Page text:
Britain's Barclays has picked softly spoken retail boss Antony Jenkins as its new chief executive to fill the shoes left by Bob Diamond, the colourful American investment banker who resigned after a rate-rigging scandal.
Mr. Jenkins, brought in six years ago to turn around the British bank's credit card business, lacks experience in investment banking, which, though a big profit driver for Barclays, has been at the heart of the firm's recent troubles.
Mr. Jenkins's manner will mark a sharp contrast with the flashier style of Mr. Diamond, who built up Barclays's thriving investment bank but resigned as chief executive in July after the bank admitted manipulating the Libor benchmark interest rate.
Mr. Diamond was, however, grooming Mr. Jenkins for the top job before his own fall from grace.
"He's a very capable guy," Oriel Securities analyst Mike Trippitt said. "I think the fact that he's come up the ranks in the retail and commercial world means he'll take a very fresh view of the investment bank."
Mr. Trippitt added that Mr. Jenkins was unlikely to kill off the latter, but would look at how capital was allocated in the divisions.
Technology and gadget enthusiast Mr. Jenkins beat off competition from external candidates for the role, confounding those who had thought the bank would look outside to signal a clean break with former management.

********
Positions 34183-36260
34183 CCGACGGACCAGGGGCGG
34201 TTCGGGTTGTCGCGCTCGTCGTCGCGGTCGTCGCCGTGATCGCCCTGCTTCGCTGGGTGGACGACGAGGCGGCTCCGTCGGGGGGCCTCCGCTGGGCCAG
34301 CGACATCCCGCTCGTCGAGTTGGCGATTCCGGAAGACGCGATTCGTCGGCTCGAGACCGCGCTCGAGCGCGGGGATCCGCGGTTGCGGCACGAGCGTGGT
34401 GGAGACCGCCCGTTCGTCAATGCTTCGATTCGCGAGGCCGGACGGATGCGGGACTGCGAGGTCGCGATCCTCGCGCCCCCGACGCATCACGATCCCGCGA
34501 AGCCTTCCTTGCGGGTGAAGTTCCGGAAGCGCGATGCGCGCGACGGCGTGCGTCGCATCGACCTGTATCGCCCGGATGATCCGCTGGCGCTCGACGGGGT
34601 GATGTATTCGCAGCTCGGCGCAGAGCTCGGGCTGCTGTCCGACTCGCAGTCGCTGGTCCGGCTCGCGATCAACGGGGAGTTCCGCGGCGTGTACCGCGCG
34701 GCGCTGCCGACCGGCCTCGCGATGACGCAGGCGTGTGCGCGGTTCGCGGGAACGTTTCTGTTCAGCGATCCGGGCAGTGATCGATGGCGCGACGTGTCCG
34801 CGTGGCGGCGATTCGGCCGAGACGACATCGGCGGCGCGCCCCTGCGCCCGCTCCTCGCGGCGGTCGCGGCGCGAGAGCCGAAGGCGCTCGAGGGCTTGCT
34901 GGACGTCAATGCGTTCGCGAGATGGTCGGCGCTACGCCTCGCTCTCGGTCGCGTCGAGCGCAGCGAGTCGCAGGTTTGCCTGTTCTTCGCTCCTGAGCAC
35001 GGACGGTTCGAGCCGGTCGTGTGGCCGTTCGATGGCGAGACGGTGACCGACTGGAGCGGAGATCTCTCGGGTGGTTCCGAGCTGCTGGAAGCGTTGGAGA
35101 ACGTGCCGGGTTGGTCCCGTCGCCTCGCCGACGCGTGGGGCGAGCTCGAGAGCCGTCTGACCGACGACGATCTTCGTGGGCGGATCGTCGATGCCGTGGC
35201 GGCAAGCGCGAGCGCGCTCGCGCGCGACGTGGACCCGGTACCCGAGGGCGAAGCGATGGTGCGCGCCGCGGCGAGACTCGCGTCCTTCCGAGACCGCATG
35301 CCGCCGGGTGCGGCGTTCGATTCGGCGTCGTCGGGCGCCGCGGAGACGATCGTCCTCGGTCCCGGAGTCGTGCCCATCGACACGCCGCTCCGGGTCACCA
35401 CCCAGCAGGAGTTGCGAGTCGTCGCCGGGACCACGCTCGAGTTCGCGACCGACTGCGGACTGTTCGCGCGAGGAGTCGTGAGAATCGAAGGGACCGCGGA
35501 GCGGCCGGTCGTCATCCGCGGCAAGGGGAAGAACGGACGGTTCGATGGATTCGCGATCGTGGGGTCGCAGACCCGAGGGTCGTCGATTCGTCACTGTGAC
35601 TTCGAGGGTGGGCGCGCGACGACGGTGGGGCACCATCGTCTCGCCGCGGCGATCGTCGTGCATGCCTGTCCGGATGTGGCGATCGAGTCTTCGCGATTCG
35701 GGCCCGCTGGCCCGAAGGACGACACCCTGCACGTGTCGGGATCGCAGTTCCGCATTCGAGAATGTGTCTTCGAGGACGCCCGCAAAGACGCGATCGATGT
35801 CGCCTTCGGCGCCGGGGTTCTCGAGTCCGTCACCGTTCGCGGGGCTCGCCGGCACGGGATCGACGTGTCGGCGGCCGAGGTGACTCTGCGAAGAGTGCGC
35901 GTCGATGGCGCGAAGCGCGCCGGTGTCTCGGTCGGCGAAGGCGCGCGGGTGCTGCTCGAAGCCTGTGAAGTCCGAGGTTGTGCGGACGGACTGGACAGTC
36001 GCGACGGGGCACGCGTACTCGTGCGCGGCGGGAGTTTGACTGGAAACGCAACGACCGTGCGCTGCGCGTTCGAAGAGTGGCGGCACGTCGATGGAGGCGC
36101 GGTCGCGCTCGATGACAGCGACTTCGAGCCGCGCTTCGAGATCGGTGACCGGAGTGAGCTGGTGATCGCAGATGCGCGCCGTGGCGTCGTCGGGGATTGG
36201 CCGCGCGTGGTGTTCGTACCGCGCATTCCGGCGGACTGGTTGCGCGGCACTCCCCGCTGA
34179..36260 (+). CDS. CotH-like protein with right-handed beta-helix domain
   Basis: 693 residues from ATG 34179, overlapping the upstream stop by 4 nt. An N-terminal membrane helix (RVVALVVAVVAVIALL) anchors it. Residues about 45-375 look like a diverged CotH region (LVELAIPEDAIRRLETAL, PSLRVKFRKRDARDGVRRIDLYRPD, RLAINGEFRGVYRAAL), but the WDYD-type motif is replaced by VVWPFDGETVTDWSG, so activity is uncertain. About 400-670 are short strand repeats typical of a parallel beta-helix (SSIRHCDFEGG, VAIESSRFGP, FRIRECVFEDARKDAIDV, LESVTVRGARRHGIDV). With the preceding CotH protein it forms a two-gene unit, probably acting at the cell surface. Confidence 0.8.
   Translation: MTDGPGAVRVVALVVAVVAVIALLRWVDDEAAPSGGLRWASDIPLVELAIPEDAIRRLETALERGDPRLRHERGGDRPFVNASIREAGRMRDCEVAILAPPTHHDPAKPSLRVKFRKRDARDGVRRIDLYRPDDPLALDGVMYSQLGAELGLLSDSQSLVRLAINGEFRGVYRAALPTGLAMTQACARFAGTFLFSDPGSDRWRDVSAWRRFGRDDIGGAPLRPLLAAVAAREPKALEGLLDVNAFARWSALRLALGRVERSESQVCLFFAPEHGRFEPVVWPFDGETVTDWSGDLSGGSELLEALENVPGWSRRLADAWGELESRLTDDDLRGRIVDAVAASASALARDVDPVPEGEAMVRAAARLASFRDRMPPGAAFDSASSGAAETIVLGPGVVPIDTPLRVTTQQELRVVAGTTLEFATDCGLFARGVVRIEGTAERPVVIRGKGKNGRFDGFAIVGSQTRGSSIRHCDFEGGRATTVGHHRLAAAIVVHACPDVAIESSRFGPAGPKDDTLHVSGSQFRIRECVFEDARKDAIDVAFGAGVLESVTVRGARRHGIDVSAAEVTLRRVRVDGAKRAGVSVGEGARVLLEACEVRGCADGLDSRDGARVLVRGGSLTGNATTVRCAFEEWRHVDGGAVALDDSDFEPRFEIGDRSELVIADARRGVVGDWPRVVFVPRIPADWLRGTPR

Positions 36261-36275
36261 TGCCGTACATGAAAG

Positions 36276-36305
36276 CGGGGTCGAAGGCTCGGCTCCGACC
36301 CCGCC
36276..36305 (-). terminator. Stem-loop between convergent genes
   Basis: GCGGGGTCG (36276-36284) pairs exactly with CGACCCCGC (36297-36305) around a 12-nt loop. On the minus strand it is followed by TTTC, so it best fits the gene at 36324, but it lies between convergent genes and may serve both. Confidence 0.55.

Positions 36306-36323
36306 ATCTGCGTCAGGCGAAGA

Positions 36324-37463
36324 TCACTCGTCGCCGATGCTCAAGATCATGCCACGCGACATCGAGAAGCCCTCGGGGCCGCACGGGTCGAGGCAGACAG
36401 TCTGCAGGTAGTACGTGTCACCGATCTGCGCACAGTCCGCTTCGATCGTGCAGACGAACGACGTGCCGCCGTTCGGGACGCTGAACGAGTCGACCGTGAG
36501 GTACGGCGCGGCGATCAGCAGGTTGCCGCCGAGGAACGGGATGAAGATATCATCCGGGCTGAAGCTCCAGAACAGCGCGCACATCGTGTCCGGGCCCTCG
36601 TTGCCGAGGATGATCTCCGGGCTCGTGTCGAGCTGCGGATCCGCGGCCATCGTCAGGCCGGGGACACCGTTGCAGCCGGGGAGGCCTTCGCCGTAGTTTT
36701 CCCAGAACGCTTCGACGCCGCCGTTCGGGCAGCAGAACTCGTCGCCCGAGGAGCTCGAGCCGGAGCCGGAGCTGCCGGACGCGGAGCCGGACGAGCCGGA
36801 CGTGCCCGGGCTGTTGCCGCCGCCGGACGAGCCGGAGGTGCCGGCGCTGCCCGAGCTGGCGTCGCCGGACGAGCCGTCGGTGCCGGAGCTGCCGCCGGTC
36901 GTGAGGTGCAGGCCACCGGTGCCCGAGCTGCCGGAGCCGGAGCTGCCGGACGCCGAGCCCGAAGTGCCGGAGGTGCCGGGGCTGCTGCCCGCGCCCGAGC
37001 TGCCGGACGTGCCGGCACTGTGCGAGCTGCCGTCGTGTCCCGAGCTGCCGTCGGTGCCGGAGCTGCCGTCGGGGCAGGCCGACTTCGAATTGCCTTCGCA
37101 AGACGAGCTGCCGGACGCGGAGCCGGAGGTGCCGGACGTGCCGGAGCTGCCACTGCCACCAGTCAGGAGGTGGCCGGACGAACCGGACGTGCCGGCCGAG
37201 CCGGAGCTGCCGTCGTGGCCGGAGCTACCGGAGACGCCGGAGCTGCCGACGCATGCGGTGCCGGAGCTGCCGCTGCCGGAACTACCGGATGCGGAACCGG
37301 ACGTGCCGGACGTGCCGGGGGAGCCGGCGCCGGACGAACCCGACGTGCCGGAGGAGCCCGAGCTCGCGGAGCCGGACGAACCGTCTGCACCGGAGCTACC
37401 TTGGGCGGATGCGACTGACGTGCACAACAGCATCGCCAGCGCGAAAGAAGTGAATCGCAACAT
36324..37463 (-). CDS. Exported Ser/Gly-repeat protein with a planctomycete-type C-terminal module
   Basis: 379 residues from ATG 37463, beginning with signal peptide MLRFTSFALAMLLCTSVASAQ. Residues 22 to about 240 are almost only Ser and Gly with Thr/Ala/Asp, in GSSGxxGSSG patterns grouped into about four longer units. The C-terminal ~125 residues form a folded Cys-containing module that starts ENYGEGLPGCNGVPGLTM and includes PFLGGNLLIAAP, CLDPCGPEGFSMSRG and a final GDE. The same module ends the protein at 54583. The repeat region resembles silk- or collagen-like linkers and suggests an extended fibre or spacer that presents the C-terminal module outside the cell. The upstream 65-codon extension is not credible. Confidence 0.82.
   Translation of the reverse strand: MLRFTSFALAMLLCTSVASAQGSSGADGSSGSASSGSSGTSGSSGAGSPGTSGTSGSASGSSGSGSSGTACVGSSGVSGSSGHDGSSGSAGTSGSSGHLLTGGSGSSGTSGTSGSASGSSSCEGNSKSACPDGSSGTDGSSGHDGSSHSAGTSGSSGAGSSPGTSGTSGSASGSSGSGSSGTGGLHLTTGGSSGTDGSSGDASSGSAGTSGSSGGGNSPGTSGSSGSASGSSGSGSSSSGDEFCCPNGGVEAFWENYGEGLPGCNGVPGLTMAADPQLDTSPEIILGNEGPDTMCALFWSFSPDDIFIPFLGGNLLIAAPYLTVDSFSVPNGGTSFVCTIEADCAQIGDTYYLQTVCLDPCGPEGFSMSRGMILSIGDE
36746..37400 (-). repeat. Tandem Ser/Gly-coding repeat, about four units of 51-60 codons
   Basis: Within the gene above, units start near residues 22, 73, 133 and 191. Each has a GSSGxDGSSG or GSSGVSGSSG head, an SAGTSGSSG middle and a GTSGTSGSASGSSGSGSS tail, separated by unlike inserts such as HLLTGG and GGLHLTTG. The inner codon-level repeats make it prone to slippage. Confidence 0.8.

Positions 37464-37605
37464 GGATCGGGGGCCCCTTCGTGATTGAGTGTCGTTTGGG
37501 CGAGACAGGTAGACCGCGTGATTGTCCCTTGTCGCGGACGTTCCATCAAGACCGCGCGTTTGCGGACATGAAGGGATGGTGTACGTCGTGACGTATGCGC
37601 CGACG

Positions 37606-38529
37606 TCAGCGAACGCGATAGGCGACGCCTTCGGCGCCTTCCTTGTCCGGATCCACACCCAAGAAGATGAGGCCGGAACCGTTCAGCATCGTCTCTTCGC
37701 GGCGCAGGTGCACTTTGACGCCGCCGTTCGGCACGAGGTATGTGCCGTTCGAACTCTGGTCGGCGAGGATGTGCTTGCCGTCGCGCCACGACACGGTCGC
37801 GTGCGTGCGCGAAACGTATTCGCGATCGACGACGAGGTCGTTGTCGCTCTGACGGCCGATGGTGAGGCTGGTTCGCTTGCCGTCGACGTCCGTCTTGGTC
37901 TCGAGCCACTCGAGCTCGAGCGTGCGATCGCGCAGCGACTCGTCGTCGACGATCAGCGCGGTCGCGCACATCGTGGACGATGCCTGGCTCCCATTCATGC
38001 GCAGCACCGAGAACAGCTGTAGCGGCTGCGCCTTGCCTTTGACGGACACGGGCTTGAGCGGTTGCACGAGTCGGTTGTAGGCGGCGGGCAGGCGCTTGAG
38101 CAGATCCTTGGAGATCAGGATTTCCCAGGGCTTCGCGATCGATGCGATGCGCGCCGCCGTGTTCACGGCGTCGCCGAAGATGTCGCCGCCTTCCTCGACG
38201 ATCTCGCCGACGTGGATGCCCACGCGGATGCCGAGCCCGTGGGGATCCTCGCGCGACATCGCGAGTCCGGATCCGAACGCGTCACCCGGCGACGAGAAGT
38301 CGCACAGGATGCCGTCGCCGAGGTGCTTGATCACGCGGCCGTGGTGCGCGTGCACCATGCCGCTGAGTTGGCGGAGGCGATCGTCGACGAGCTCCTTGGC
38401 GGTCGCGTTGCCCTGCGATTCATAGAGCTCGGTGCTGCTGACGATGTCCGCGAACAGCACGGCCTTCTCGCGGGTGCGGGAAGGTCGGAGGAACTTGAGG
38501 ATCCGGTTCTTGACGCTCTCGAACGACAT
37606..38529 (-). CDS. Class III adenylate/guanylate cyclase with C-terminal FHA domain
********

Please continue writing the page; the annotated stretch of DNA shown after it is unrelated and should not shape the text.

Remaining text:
Barclays on Thursday vaunted Mr. Jenkins' "intimate knowledge" of the bank's portfolio, and his retail experience could be an advantage in the face of new rules forcing U.K. banks to safeguard small customers.
British banks are being asked to effectively isolate their riskier investment bank arms from their retail businesses, so taxpayers will not have to bail them out in any repeat of the financial crisis that struck in 2008.
Mr. Jenkins inherits a daunting in-tray. His appointment came hours after British fraud prosecutors confirmed they were launching a criminal probe into payments between Barclays and Qatar Holding in 2008.
Four current and former senior employees are also under investigation by the financial watchdog, including finance director Chris Lucas.
In June Barclays paid $453-million to U.S. and U.K. authorities to settle with regulators over the Libor probes.
"We have made serious mistakes in recent years and clearly failed to keep pace with our stakeholders' expectations," Mr. Jenkins said in a statement.
Chairman Marcus Agius also resigned over the Libor scandal. Industry veteran David Walker will replace him in November – an appointment that could appease some worried about the future of the investment bank, though the public spotlight is still bearing down on the division.
Mr. Jenkins, an Oxford University graduate who started his career at Barclays as a trainee before moving to Citi in 1989, added that repairing the damage would "take time."
Barclays said Mr. Jenkins would receive an annual salary of £1.1-million, plus up to £2.75 million pounds in annual incentive awards plus long-term incentive awards of up to 400 per cent of salary.